- The Coronavirus Aid, Relief, and Economic Security (CARES) Act, signed into law Friday, will provide part of its $2.2 trillion in federal funds to assist trucking businesses and provide liquidity while many shippers slow down or shutter for the next several weeks.
- According to the National Small Business Association, the bill creates the Paycheck Protection Program, a nearly $350 billion program to provide eight weeks of cash-flow assistance to small businesses through 100% federally guaranteed loans to employers who maintain their payroll during the COVID-19 emergency.
- The American Trucking Associations (ATA) said in a press release the bill also directs the Small Business Administration (SBA) to use its Economic Injury Disaster Loans (EIDLs), while also giving the SBA more flexibility to process and disperse small loans. The bill requires the SBA to pay all principal, interest and fees on all existing SBA loan products for a period of up to six months.
The CARES Act supplements concessions the U.S. Department of Transportation and many states have made on HOS and seasonal weight limits. But in the large stimulus bill, it was the liquidity that ATA and the NSBA wanted for their members, who fear a tightening of credit and a loss of business during the COVID-19 crisis.
The CARES Act also assists transport companies struggling to meet payroll during the pandemic. The NSBA said if employers maintain their payroll, the loans would largely be forgiven, which would help workers remain employed and affected small businesses and the economy "to quickly snap-back after the crisis." The CARES Act allows the Paycheck Protection Program to cover payroll costs, paid sick leave, supply chain disruptions, employee salaries, health insurance premiums, mortgage payments and other debt obligations to provide immediate access to capital for small businesses who have been impacted by COVID-19.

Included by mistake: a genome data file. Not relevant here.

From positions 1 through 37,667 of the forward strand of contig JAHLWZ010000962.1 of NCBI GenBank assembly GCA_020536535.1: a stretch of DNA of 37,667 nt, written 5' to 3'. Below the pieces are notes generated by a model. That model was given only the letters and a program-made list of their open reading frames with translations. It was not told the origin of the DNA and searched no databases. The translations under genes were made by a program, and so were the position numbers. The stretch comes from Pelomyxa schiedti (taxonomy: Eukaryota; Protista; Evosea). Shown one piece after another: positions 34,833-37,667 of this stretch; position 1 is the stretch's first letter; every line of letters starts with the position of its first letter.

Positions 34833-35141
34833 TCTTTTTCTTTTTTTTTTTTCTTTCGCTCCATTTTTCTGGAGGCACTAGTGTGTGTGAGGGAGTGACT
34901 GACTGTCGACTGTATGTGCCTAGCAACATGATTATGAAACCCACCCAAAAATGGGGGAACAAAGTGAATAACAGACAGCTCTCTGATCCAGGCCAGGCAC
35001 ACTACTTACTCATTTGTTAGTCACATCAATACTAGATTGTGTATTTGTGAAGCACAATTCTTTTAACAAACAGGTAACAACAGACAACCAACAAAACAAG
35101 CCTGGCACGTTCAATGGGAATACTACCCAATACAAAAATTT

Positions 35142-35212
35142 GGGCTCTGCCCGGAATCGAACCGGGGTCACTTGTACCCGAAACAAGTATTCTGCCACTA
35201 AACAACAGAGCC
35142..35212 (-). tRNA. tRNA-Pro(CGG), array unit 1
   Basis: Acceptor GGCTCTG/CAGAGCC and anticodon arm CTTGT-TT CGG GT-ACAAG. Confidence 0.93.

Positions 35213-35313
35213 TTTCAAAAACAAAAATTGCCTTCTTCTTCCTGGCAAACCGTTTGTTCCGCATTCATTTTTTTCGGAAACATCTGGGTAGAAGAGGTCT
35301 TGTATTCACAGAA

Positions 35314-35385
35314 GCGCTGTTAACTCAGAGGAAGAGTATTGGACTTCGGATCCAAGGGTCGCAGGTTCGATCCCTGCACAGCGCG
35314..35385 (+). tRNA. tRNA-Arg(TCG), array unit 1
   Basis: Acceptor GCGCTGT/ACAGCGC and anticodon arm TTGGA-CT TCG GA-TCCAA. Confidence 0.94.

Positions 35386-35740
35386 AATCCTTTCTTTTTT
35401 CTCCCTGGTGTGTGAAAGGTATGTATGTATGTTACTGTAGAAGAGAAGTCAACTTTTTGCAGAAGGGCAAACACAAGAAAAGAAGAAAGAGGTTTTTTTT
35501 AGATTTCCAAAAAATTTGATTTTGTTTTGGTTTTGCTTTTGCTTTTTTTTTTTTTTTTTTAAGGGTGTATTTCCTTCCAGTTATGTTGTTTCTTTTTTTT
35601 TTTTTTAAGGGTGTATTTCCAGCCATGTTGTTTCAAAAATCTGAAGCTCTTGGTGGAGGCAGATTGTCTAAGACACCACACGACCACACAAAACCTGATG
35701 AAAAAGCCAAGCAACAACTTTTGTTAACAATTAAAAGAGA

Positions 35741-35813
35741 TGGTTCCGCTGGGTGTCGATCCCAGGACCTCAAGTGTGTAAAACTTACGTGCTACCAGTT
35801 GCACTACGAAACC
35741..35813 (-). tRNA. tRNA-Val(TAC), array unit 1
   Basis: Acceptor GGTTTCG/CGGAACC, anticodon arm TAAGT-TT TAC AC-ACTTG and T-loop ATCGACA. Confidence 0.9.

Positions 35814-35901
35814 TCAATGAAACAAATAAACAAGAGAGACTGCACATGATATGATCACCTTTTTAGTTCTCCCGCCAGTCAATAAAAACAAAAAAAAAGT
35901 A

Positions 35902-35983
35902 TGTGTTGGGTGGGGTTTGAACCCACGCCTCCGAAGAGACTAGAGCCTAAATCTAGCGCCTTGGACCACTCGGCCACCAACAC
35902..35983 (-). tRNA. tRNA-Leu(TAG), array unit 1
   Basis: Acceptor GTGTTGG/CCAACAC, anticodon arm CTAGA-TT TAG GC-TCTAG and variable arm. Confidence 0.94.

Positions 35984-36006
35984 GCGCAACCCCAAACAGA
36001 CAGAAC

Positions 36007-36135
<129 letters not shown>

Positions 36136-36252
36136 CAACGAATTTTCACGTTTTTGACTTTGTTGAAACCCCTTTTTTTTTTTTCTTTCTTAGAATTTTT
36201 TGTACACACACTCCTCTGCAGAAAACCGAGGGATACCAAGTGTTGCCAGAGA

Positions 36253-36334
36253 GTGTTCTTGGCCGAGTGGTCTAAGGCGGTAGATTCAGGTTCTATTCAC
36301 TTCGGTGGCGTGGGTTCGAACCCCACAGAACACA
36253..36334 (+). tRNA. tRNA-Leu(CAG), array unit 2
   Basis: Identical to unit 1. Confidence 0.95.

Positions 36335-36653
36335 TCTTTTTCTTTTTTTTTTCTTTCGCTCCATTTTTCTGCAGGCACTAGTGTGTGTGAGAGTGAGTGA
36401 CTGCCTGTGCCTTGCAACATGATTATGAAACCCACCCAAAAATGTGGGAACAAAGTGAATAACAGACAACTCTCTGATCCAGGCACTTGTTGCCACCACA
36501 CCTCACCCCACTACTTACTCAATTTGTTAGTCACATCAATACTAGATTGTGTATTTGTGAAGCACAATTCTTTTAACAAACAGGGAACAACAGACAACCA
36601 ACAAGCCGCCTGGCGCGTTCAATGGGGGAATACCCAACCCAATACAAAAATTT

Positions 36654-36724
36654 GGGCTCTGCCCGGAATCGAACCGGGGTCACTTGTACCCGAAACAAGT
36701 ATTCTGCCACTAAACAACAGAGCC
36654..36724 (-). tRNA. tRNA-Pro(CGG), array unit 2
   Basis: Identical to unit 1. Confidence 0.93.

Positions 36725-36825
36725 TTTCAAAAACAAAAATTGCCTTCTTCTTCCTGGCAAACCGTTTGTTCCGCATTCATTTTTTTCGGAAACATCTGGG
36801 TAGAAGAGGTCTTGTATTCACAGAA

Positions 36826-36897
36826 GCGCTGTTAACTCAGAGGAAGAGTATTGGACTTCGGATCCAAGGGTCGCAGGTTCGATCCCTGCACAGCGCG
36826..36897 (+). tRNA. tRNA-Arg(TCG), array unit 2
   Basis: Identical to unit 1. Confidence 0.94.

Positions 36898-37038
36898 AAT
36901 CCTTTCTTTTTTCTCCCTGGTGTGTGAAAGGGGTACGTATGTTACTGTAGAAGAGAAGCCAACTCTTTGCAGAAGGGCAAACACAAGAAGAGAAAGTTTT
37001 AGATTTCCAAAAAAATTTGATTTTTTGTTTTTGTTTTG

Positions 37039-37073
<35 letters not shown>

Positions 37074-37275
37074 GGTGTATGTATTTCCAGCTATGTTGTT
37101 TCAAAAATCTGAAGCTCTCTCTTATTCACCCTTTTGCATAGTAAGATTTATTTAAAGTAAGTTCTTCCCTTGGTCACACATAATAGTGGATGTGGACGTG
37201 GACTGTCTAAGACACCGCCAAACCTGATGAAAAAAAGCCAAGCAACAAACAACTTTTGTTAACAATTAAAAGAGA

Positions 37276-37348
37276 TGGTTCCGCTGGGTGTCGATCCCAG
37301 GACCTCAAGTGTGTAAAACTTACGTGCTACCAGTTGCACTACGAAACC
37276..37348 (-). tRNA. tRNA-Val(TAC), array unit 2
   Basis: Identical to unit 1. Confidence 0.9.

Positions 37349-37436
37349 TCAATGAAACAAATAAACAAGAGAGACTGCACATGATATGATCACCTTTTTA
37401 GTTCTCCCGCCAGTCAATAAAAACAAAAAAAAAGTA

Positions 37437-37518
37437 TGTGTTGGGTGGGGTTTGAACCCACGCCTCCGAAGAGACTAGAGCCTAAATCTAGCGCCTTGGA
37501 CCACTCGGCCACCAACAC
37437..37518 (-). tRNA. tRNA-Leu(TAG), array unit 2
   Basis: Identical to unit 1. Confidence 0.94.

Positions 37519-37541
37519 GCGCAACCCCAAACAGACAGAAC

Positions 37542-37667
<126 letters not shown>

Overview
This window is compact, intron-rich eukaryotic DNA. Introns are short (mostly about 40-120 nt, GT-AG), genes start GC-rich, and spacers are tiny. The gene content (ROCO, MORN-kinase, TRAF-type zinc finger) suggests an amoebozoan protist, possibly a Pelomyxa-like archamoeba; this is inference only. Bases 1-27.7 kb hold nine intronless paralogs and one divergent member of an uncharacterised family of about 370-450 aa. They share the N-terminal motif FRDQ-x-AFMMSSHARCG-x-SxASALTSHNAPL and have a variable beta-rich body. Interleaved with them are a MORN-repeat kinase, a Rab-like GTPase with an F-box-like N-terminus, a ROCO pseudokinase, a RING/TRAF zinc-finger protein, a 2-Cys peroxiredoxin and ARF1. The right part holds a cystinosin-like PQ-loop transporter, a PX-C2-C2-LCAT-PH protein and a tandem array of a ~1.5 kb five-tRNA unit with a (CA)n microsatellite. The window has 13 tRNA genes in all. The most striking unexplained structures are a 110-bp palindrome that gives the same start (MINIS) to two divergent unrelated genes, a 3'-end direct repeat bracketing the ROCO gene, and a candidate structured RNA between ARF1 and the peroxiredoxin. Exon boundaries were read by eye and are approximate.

"It’s important for our nation’s supply chain that trucking has access to liquidity, so we can keep our trucks on the road — and not on the sales lot," said Chris Spear, ATA president and CEO, in the release. "Truckers don’t have the option to telework, and they’re not asking for a handout. But they are asking for liquidity and the necessary bridge to keep trucks moving as America recovers from this crisis."
Broken down by groups and businesses, the plurality of the bill's relief goes to individuals, according to NPR. Individuals can expect to get $560 billion in relief payments, unemployment payments and other assistance. Big corporations can expect to get $500 billion, while smaller businesses will get $377 billion, NPR estimates. State and local governments will get $339.8 billion and public-health programs will get $153.5 billion. Education systems and safety-net programs will get $69.7 billion.